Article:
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Environmental News

"EARTH TALK"

From the Editors of E / The Environmental Magazine

THIS WEEK'S COLUMN

Dear EarthTalk: Is it true that the bathroom is where over half of our household water usage takes place? What are some ways to take a bite out of that?
—Shelby McIntyre, Chico, CA

Some 60 percent of our household indoor water usage happens in the bathroom.

Photo © Hemera Collection/Thinkstock

Yes indeed, some 60 percent of our household indoor water usage happens in the bathroom. As such, updating old leaky fixtures and changing a few basic habits could go a long way to not only saving fresh water, an increasingly precious resource, but also money.

Undoubtedly, the toilet is the biggest water hog in the bathroom. Those made before 1993 use up to eight gallons of water per flush, five times what modern toilets use. “It’s a good idea to replace pre-1993 toilets if you can,” says Patty Kim of National Geographic’s Green Guide. (FYI, usually a toilet’s manufacture date is stamped under the lid if you want to check how old it is.) If it is older and you can’t or don’t want to upgrade it, Kim recommends rescuing a two liter soda bottle from the recycling bin and filling it partially with some water and sand or pebbles and then putting it into your toilet’s tank, where it will take up space and force your toilet to use less water every flush. Or get a Toilet Tank Bank for less than two bucks; it hangs in your toilet tank and displaces almost a gallon of water to save water on every flush.

Plumbing leaks account for some 14 percent of the total water usage in an average U.S. home. Toilets are often a major culprit. Kim recommends testing your toilet by putting 5-10 drops of food coloring into the tank, then put the lid back on but don’t flush. Check back in 15 minutes or so to see if any of the colored water leaked down into the bowl. If so, you have a water-wasting leak, and it might finally be time to replace that aging toilet after all. The EarthEasy website reports that replacing an older18 liter per flush toilet with an ultra-low volume (ULV) 6 liter flush model “represents a 70 percent saving in water flushed and will cut indoor water use by about 30 percent.”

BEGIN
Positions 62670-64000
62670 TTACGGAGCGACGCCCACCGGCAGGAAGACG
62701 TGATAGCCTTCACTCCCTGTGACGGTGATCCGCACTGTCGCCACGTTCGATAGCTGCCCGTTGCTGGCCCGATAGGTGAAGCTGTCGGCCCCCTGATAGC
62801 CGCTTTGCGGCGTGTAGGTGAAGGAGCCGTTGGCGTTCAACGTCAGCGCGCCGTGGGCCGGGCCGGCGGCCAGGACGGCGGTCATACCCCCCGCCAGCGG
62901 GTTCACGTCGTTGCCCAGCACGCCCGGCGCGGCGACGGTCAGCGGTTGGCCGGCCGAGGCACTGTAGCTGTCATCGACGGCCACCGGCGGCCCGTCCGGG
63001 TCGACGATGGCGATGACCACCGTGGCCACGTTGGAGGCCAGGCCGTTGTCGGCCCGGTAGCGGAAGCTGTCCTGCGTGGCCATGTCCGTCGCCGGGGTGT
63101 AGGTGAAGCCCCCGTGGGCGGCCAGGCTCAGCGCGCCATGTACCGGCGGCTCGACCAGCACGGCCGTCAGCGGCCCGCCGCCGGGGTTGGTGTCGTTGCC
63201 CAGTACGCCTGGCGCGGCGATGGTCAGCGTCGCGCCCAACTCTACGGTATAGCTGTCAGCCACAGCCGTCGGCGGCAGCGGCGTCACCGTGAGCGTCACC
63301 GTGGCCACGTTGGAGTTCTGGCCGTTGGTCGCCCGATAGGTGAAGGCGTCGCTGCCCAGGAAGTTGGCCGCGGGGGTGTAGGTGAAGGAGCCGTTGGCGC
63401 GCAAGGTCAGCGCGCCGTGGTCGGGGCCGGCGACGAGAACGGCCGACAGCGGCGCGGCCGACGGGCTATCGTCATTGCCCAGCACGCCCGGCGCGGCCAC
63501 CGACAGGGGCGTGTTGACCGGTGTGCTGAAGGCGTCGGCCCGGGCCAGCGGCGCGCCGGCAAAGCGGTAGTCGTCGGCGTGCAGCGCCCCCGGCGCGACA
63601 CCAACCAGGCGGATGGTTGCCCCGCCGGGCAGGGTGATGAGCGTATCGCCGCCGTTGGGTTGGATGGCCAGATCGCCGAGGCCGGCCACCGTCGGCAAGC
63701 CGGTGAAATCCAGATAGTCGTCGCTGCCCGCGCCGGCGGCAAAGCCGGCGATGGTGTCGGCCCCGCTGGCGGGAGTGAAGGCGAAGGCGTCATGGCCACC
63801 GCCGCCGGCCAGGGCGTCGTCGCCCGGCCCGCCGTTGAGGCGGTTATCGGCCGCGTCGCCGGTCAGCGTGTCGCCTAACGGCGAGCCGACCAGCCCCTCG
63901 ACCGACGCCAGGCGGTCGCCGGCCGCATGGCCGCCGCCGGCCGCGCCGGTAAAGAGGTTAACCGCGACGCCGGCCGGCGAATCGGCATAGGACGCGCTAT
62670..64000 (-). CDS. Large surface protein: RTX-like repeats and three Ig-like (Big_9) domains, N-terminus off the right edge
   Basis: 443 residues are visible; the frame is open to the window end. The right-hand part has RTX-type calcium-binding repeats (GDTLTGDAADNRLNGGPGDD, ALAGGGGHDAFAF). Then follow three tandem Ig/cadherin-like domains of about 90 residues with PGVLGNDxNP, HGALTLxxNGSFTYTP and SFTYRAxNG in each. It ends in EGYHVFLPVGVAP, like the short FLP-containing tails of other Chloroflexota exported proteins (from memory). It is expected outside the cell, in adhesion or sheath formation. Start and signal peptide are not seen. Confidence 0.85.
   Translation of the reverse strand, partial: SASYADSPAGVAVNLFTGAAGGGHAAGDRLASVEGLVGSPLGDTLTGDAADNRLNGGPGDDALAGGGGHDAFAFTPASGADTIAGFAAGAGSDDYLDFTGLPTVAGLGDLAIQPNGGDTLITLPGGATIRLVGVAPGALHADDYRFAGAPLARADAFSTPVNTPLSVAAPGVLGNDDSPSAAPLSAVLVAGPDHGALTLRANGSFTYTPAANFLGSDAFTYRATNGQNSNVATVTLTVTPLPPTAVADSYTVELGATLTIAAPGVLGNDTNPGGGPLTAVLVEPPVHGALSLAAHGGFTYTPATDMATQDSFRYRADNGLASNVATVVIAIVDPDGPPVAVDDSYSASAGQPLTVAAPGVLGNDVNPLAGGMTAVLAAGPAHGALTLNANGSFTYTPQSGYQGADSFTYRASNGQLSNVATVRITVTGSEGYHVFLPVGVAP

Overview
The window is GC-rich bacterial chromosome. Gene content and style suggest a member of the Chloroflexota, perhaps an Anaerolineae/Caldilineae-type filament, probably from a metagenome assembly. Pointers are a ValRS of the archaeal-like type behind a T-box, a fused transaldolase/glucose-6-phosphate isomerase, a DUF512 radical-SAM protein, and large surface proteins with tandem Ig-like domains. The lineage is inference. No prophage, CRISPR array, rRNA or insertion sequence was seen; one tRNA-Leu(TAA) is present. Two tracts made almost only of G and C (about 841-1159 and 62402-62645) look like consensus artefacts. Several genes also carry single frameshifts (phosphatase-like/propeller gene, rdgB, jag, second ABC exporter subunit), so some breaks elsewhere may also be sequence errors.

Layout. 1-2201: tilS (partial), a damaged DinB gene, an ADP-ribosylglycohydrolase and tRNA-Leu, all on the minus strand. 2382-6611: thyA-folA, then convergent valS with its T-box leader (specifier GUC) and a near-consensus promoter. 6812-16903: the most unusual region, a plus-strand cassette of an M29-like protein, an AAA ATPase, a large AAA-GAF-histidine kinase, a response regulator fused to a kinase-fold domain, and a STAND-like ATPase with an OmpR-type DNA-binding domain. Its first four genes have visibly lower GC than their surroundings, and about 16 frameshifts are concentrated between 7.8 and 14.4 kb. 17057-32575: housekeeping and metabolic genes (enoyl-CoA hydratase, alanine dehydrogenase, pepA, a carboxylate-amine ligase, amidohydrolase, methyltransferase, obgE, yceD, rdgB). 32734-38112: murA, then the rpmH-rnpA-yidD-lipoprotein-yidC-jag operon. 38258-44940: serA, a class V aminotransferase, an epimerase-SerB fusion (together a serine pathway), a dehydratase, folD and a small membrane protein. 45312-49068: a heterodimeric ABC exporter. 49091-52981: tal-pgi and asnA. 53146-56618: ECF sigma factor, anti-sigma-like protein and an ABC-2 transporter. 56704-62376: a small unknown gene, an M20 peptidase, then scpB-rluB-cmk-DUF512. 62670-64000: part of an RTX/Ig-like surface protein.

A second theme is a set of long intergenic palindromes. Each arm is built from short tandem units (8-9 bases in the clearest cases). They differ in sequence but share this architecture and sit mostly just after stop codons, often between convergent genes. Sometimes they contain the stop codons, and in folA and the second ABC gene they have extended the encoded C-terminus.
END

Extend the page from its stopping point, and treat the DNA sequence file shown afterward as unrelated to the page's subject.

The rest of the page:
The shower can also be problematic as a water-waster, especially if the shower head in question was made before new regulations went into effect in 1992 mandating lower flow. Kim says you can check to see if your shower head is older or not by turning the shower on full blast and catching its output for two minutes in a bucket. If the bucket is overflowing, then your shower head is an older, more wasteful model. Newer low flow shower heads won’t come anywhere near to filling the bucket after two minutes. A new shower head costs around $10 and is a great investment because you can save water and money with every ensuing shower. Regardless of whether or not you have a newer shower head, you can save more water by turning off the shower to soap up, then turning it back on to rinse. Eartheasy reminds us that even with a new shower head, even a moderately short shower can still use between 20 and 40 gallons of water. But that’s nothing compared to a bathtub, which can hold as much as 50-60 gallons of water.

Additional pearls of wisdom in regard to reducing bathroom water waste include turning off the faucet while brushing teeth. Better yet, fill up a glass with just enough water to rinse after brushing. Likewise for shaving, stop up the sink with a little warm water in it and wiggle your razor around in the basin between strokes. And if you suspect your faucet may be spraying harder than it needs to, unscrew the aerator tip where the water comes out and take it into a hardware store for a more stingy replacement.

CONTACTS: The Green Guide; EarthEasy.